New Delhi: The National Crime Records Bureau (NCRB) did collect data on hate crimes, cow slaughter and lynchings for its 2017 report, but found it too “unreliable” for inclusion, the Ministry of Home Affairs (MHA) told ThePrint.
It was on similar grounds that data on human rights violations by the Central Armed Police Forces (CAPFs) as well as crime against journalists, RTI activists and whistleblowers was not included either, the ministry said.
“It was observed that data received for certain newly created additional parameters/crime heads are unreliable and their definitions are also prone to misinterpretation,” the Ministry of Home Affairs said in reply to an email query.
“Accordingly, data related to the certain parameters/crime heads have not been published.”
The NCRB, whose reports provide an estimate of the crime situation in India, released its much-delayed report for 2017 Monday. However, questions were immediately raised about why India’s crime-recordkeeper failed to pull off a proposed sub-categorisation of the “murder” category to include crimes such as lynching and hate violence, which are believed to have spiked under the Modi government.
Other proposed subheads for the 2017 report included crimes against social workers/activists, witnesses, and persons belonging to the north-east. The NCRB had also sought data on crimes committed by religious preachers, illegal migrants, organised groups of contract killers, liquor traffickers, khap panchayats, private security guards or body-guards, proclaimed offenders, and even those on parole or bail.
However, the NCRB failed to procure reliable data for any of these categories.
Other exclusions included rumour/fake news as a murder motive, and animal-related offences covered by different laws such as the state-wise cow slaughter Acts and the Prevention of Cruelty to Animals Act.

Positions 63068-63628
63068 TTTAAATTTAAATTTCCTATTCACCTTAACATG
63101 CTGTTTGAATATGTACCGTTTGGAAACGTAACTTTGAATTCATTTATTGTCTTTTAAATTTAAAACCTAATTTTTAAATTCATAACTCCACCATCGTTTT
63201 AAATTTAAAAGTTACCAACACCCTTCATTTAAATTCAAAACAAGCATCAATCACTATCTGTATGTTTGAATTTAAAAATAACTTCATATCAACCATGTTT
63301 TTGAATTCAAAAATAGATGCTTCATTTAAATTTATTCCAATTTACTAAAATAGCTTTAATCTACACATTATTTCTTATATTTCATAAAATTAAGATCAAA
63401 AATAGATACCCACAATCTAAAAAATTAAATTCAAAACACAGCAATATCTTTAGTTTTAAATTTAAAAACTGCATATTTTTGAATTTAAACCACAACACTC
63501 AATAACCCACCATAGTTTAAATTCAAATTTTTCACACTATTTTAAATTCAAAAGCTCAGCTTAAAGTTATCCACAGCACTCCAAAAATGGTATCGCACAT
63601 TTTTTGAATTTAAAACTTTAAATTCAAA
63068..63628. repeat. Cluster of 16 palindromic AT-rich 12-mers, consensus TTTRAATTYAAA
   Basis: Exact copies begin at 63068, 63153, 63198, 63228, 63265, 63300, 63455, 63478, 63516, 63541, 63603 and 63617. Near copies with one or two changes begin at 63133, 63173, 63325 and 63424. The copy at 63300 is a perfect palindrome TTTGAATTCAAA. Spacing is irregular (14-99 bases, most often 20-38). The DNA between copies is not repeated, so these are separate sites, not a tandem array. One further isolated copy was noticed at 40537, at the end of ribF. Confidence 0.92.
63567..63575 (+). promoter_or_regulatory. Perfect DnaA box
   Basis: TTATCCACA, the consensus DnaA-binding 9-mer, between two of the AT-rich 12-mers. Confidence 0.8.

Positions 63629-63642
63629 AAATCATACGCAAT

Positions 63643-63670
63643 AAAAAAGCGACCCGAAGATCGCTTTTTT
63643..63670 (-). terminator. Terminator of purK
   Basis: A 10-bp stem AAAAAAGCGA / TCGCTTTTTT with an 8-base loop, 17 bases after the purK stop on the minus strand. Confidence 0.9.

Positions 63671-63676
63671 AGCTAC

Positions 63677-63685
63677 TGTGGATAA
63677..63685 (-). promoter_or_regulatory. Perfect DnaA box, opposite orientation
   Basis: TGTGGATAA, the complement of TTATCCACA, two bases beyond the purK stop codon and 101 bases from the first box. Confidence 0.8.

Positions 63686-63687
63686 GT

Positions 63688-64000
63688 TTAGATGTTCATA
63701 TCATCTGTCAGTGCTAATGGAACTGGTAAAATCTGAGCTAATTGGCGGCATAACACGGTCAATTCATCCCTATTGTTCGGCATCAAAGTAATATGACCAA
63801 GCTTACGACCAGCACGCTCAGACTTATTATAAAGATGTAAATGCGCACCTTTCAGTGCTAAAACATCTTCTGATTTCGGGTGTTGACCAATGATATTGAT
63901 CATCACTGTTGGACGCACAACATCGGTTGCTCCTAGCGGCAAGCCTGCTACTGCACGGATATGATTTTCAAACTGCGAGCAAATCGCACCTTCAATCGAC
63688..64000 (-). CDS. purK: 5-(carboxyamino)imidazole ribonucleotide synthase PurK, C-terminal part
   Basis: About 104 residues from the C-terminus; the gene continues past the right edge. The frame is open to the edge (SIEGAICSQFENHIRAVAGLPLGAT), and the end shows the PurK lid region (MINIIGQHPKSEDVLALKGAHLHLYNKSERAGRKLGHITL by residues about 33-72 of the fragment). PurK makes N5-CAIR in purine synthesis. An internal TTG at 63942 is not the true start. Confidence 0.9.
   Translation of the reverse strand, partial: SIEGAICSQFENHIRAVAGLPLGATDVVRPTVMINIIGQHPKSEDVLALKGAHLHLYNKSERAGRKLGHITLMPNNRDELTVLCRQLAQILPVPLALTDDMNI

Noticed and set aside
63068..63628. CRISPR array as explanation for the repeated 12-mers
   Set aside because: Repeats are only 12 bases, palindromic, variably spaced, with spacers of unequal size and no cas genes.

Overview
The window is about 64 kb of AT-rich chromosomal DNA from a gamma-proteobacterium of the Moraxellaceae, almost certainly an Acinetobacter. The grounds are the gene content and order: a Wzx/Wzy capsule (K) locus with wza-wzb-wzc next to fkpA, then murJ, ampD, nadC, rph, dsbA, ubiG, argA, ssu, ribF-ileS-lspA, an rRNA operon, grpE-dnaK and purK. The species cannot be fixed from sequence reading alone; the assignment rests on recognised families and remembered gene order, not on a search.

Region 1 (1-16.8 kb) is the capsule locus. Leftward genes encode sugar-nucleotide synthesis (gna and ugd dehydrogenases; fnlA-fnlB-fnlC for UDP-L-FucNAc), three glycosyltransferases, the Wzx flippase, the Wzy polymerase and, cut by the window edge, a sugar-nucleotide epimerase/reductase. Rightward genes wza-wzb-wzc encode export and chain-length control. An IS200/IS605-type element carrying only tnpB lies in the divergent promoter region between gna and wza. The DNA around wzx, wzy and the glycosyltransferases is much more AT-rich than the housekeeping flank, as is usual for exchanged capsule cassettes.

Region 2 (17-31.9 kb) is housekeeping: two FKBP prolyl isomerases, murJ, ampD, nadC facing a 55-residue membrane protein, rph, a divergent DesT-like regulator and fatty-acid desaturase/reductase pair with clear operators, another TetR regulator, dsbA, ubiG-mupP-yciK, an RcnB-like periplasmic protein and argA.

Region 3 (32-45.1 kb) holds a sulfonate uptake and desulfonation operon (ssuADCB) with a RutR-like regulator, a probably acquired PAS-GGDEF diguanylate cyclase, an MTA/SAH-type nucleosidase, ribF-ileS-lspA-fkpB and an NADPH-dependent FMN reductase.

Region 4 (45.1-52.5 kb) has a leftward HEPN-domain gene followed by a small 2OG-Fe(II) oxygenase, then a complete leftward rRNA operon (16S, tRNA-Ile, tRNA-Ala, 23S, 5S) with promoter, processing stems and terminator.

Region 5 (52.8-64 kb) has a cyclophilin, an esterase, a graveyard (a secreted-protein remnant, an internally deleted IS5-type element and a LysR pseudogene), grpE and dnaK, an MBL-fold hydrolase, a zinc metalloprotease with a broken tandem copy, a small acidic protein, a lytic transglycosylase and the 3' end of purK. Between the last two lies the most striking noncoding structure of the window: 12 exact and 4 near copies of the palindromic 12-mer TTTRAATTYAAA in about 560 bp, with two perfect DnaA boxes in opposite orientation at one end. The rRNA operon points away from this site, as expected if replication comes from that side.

Despite the data not being completely reliable, an NCRB official said, a subcategory for Scheduled Castes and Scheduled Tribes was included under the human trafficking section “on the instructions of the MHA”.
Meanwhile, honour killings — crimes where “honour” is cited as motive — were eliminated from the report this year, again on account of inadequate data.
The data is now being collected in greater detail for several categories of crimes. For example, under cyber crimes against women and children, crime statistics under cyber blackmailing/threatening, cyber pornography.
Delay in publication of report
The delayed release of the report for 2017 received a lot of criticism, but the media wing of the MHA said a comprehensive review of the data took time.
“New data collection and compilation software was prepared. Training of officials of the states/UTs on the revised proformae & data collection/compilation software was done,” the MHA said in its email.
“States/UTs were required to provide information on additional parameters/crime heads. Following persistent follow-ups since August 2018, final data (after removal of errors/inconsistencies) received only in July 2019. And hence the delay in publication of the report,” it added.